The range of benefits flowing from R&D is infinitely broad and particularly well-illustrated by biotechnology in general and genetically manipulated organisms (GMOs) in particular. This technology, and all its derivatives, can deliver higher yields for producers, better food safety and nutrition for consumers and more sustainable farming practices.

I mention biotechnology, and especially agricultural biotechnology, because the Government accepts that we are on the cusp of a new revolution; a revolution that in future years will be seen to be as significant as the industrial revolution of the 18th and 19th Centuries.

Somewhat prophetic, is a statement by Alvin Toffler in a recent interview with Claudia Dreifus of the New York Times Magazine where Dreifus asks "What are some of the changes you see on the horizon now".

Toffler's categoric response was:

"Genetically altered agriculture. What that will mean is the customisation o f agricultural products, and the ability to grow food in parts o f the world no considered non-arable. The ability to tailor crops to local climatic and soil conditions may make the difference between hunger and survival......"

This revolution is beginning now. T he challenge for the Government is to foster an environment that will ensure our rural industries prosper.

We are establishing a clear regulatory framework for GMOs to instil public confidence in the way biotechnology is managed, and also to ensure Australia can realise many of the benefits the new technologies will present.

The Government is now examining impediments to the adoption of new biotechnologies, such as problems with intellectual property and pricing and access to key genetic material. Our aim is to eliminate, or at least reduce the effects of such impediments.

Clearly, RDCs have a pivotal role to play in the research and development aspects of this new technology, to ensure that our industries are best placed to own, grow and sell better products, in new ways.

As the general level of understanding of these new technologies is low, however, there is also an imperative to get out and sell their benefits to the wider community. I see the RDCs as having an important role to play in this educational process.

You have close links with your industries and producers, and through them to the rural communities. All these people need to be made aware of what's happening with regards to biotechnology because their support is crucial.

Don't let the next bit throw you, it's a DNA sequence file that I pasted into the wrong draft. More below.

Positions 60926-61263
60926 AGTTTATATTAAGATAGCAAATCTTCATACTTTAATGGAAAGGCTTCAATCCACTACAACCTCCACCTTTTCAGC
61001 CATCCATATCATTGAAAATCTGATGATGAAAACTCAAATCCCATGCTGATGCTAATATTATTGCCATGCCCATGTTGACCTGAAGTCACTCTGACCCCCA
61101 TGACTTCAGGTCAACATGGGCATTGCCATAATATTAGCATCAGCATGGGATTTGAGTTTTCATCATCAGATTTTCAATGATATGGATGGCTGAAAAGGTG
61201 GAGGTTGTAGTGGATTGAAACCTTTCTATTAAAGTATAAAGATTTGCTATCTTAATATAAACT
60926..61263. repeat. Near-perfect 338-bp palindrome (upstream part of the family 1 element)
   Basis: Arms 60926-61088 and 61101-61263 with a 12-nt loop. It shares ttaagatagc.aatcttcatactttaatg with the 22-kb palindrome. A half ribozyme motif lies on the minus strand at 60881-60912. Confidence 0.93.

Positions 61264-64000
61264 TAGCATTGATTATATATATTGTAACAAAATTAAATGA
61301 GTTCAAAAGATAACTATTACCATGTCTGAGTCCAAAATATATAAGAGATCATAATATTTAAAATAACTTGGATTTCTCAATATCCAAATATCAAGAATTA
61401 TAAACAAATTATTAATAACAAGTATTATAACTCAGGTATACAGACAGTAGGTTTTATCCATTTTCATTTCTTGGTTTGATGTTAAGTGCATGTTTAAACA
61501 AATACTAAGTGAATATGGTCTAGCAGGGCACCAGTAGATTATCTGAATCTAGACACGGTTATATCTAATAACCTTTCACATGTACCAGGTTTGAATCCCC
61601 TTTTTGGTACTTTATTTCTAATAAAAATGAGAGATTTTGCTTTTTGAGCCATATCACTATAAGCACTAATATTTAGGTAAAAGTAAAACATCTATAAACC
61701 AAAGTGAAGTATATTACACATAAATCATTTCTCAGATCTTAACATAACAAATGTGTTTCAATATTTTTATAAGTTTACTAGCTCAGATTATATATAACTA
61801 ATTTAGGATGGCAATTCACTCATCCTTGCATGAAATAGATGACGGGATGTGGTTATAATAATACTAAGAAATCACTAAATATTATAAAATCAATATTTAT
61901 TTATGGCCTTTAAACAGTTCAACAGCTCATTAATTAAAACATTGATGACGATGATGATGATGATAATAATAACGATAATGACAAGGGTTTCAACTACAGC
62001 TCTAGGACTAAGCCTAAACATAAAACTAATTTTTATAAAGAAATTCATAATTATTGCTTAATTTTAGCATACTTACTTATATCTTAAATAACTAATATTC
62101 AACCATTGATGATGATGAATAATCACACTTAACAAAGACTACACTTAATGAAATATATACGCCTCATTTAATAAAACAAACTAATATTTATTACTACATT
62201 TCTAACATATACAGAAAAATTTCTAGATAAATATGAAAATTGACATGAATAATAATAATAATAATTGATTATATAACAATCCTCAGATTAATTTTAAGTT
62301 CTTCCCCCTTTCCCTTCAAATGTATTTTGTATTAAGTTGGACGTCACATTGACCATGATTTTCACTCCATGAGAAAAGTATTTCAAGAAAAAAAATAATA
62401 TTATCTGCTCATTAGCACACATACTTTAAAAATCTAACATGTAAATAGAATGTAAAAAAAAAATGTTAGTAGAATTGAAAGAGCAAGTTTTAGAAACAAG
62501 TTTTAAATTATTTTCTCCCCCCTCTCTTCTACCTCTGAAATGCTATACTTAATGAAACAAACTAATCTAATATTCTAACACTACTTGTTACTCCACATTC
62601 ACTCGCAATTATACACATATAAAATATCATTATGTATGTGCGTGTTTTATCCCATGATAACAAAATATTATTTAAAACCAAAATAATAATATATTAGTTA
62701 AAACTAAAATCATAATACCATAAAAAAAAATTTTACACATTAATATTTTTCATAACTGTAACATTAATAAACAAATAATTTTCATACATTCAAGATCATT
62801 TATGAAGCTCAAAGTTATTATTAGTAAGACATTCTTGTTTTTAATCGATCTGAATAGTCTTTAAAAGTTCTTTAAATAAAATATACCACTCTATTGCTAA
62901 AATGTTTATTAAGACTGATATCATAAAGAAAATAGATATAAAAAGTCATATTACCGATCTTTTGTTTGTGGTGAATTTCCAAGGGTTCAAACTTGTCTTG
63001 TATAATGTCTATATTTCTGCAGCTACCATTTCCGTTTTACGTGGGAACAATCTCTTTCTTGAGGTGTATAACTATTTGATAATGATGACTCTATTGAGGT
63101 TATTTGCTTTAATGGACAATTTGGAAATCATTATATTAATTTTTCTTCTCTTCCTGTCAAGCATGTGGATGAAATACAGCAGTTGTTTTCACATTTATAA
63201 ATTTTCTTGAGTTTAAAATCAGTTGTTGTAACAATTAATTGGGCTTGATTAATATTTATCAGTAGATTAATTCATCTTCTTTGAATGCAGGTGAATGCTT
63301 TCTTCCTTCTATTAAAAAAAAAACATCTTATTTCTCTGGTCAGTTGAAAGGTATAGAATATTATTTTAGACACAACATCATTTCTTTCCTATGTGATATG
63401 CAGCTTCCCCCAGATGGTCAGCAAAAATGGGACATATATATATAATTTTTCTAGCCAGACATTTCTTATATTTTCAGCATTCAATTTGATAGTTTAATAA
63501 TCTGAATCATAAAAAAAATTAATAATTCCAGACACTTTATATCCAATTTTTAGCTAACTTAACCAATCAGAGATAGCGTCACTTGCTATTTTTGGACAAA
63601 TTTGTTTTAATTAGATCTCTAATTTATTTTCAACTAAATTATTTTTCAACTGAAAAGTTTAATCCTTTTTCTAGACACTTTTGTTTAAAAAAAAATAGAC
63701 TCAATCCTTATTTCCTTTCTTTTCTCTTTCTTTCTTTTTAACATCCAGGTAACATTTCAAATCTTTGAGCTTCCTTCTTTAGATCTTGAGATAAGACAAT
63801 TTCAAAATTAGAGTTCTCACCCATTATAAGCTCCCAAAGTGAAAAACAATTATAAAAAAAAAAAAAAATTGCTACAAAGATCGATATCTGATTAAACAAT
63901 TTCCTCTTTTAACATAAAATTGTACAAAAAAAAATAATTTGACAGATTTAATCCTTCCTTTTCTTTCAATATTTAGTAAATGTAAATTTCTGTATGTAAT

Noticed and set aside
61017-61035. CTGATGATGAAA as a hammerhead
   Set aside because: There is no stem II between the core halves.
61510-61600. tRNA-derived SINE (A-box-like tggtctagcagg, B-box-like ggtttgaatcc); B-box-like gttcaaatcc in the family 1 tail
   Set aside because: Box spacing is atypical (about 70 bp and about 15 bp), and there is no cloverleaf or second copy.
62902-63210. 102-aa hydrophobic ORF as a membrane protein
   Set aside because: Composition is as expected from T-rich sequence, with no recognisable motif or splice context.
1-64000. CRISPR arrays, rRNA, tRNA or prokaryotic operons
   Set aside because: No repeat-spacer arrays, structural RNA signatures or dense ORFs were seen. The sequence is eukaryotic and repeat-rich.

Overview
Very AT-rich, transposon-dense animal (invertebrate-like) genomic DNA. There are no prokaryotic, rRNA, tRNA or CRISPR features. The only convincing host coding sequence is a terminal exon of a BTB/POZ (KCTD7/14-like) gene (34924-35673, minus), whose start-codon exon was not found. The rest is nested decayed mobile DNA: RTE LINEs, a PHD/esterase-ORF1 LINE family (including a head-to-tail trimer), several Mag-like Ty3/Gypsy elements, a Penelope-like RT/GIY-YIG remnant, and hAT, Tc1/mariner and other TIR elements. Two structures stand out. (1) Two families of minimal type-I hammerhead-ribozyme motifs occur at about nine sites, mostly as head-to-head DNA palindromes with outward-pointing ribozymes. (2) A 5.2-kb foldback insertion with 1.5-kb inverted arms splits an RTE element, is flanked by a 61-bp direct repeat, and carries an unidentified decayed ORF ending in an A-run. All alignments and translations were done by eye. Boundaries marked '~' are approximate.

Better Practice

Earlier, I said the RDC program was working well.

While 'working well' is an apt description, I'm sure you appreciate that we live and work in a very dynamic world - a world where we should always look for ways of doing things better.

One of the things that impresses me with the RDC Model is the diversity of approaches used by the Corporations in getting things done. This was very evident in the recent round of planning documents that crossed my desk.

Some Corporations focus on the production end of the spectrum, others span the whole production, processing and marketing spectrum.

Some Corporations have small discrete populations of producers to service; others have their clients numbering in the tens of thousands, and spread from one end of Australia to the other.

I believe this diversity is one of the strengths of the RDC Model. Because each of you quite often have unique problems and opportunities to confront, you have to be innovative in solving them.

Through that innovation you may be defining a better way of doing business, or best practice, that can be adopted by other Corporations.

In this regard, I am pleased that you are exploring best practice in your activities. I refer, of course, to the benchmarking project which I note is on your agenda today, and I encourage you in those endeavours.

I understand one aspect of the benchmarking project is to take a look at technology transfer and commercialisation to help improve the way R&D investment, or new knowledge, is translated into real outcomes. In other words, achieving a practical application within an industry.

This is important to me, as I strongly believe in a service ethos. Only by delivering the goods can you be assured of continuing Government and industry support. 09/10/1998